By MONICA REDLICH
THEREare to my mind few: pastimes more fascinating than to observe the divergence between the words which we use in our everyday speech and what we mean by them. The British are universally known to be stolid, steady, tminiaginative, and very stiff about the uppers lip ;;yet inthe course of a single day I have heard a Briton (without, as he would say, moving a muscle) proclaim himself to be fit aa. fiddle, proud as a peacock, right as a trivet, fresh as paint, gay as a lark, frozen stiff, and dying to see one of.his friendi. Ask him why exactly he felt himself to resemble a fiddle, a . . .
peacock, a trivet, a lark, and so forth, and he would instantly ' deny that he had ever seen any resemblanee whatsoever, and dimly suspect one Of laughing at him (no, sorry, milling hiS leg). - But add to hini'and his like that galax3i Of one's associates who are severally braire' as a lion; pretty as a picture bold is brass; blind as a bat, deaf as'a Poit, light as a feather, right aS rain, and dead as a doornail : who have their nose put but of joint, their leg pulled, and are growing too big fortheir boots survey the scene which they' thus so casually conjure up, and it is hard to resist a sudden fleeting hope that the everyday world may not be so drab and licking in colour as it looks during our first taste of autumn fogs. • These trivets and doornails and bats, these feathers and fiddles, pass for the most pair abiolutely unnoticed by sPeakei and hearers alike,. and we mils a great deal of quiet fun by omitting to listen to the absurdities of our daily Conversation. But what we wasteinunnoticed overstatement in one way we make up for by the most adMirable .caution elsewhere. The Englishman may mean much less than he says in his figures of speech, but at other times how very, very much less he can say than he means you to understand. If it be true (and who would dare to deny it ?) that mankind resorts to platitudes in its -mon:tents of deepest, emotion, it seems very possible that the Englishman spends his daily life in a state of emotion hitherto. totally unsuspected. "And not only the Englishman; but * the English' Woinan, and all who regard small talk as an integral part of their everyday affairs.
Take lifts, for exam' k. A self-respecting and supposedly truthful Englishman will go down in a lift with one acquain-7 tance agreeing cordially that the weather is cold for the time of year, and come up in the same lift twenty minutes later heartily corroborating the view of another acquaintance that it is unpleasantly muggy. Yet he' is neither hypocrite nor fool ; the .explanation is simply that, whatever_ the words he is using, he is not in reality discussing. the weather at all. 1 English discussion of the weather is an elaborate, almost ritual game under cover of which . are expounded matters vastly more important. An Englishman who says it is a fine day will ten to one mean nothing of the. sort. He means, according to the tones of his voice, either, " I should so much like to know you better," or " I have not the slightest wish to know you, but I suppose I must make some indication that I realise you are there." And, the replies, of course, are no less varied, ranging from the cold, Unencouraging . courtesy of " Yes, very," to the warmth of " Yes, wonderful, isn't it !" which, roughly translated, means, " I heartily, agree with you—in. fact I think I should agree with everything you said, if only we had the chance to know each other better." Weather, indeed !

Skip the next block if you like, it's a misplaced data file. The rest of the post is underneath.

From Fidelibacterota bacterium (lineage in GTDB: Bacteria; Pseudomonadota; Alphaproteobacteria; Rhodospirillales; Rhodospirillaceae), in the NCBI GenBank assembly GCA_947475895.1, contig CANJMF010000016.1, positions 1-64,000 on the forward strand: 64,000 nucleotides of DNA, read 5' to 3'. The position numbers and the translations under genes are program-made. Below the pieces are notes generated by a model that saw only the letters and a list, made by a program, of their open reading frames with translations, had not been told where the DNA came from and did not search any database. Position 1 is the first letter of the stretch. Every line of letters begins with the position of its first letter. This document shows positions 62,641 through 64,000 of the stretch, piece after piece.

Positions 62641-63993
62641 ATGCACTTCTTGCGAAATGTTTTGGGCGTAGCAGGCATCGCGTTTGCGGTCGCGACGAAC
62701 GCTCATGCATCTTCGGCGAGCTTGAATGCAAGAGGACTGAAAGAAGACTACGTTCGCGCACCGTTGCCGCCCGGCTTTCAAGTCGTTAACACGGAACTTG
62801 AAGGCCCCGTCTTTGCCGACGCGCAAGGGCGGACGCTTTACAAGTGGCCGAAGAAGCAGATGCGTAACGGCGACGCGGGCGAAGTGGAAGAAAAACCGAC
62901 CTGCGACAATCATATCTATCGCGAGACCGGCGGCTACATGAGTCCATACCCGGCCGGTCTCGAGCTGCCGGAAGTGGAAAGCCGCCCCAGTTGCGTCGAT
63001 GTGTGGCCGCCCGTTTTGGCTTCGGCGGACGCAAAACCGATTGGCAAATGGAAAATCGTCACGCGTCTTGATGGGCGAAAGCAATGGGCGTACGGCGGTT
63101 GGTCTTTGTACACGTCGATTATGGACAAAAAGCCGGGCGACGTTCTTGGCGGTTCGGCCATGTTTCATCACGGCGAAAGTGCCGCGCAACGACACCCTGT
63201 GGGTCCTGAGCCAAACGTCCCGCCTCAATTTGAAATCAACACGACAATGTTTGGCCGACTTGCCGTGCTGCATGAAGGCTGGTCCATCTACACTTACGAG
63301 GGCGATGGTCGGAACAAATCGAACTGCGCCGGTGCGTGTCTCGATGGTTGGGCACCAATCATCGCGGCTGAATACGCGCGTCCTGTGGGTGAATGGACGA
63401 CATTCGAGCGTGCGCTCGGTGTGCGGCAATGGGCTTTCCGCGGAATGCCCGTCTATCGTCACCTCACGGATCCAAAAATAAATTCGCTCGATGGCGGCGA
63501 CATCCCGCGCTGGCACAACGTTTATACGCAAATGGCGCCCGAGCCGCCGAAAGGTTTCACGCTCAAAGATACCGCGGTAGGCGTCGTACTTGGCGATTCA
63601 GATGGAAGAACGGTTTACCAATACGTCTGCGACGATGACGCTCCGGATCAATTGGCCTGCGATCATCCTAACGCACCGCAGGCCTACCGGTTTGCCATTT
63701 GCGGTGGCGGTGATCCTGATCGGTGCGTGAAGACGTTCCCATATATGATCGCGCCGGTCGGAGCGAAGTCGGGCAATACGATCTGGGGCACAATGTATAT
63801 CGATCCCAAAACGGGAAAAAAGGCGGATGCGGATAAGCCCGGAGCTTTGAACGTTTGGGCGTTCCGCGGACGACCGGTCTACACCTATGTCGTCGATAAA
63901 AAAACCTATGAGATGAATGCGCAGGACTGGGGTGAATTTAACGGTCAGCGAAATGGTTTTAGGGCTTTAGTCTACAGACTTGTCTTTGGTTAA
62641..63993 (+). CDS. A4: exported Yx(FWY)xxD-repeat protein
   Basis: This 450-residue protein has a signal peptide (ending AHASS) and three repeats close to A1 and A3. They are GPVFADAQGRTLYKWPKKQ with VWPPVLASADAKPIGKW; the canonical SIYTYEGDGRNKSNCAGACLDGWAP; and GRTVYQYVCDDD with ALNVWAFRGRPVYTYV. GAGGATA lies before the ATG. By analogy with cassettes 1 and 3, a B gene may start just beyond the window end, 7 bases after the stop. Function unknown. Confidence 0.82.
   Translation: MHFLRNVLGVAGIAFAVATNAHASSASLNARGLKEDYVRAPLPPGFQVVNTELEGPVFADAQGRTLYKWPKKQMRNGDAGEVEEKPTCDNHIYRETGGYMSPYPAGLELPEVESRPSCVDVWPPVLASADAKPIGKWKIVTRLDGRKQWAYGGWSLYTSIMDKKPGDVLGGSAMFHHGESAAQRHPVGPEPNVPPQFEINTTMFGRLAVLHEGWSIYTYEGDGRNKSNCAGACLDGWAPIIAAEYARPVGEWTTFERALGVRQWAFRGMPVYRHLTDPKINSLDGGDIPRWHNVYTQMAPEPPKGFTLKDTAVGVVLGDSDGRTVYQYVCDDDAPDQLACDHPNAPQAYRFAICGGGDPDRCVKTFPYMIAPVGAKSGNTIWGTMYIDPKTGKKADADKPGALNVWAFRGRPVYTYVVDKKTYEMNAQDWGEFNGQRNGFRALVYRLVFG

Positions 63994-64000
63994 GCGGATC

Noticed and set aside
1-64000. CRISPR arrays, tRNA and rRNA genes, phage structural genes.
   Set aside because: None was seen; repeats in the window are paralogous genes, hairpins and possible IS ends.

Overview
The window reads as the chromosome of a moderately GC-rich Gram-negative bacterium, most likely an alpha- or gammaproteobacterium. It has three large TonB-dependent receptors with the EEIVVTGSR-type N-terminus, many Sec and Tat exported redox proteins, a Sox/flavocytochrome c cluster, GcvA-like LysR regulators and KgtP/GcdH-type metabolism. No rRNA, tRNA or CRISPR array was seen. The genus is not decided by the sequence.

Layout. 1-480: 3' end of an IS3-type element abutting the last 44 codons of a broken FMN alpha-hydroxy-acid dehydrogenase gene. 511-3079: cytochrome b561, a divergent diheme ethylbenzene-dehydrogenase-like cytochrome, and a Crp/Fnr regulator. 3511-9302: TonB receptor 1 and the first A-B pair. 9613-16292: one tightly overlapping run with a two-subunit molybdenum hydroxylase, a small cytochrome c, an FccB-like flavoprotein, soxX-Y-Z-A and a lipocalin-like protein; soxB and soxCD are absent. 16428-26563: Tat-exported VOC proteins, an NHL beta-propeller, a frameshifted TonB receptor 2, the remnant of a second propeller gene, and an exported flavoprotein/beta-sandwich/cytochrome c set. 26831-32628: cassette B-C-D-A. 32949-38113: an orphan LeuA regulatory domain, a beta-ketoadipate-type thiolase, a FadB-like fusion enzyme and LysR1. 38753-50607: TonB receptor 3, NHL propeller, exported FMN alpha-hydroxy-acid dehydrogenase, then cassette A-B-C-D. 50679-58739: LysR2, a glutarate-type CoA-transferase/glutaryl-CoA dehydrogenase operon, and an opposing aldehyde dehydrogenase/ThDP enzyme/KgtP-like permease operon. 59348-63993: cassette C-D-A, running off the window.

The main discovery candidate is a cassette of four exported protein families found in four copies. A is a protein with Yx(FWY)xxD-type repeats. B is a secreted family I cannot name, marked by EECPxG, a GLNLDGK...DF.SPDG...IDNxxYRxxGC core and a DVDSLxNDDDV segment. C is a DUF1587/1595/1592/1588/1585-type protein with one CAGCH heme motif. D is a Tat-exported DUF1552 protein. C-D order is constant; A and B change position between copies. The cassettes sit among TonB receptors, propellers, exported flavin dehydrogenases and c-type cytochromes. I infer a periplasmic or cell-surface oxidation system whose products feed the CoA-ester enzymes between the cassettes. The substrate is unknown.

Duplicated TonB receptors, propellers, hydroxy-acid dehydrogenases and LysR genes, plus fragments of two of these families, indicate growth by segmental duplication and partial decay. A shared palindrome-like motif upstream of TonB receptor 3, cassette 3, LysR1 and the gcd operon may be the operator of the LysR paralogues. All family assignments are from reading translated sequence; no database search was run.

To put the whole matter in a nutshell, when we say one thing we almost invariably mean something else, and a large proportion of our profounder conversation is camouflaged as something. totally different. In fact, .as the parodist so abiy improved upon toniswortli by, saying,. Two voices are there : one is of the deep. . . And one is of an old, half-witted sheep.. . . ." Foreign visitors,. heating only the sheep, can never fully appreciate how right- they. are when they. say (as they always do) that they cannot imagine what we should do without-.our Weather to talk about.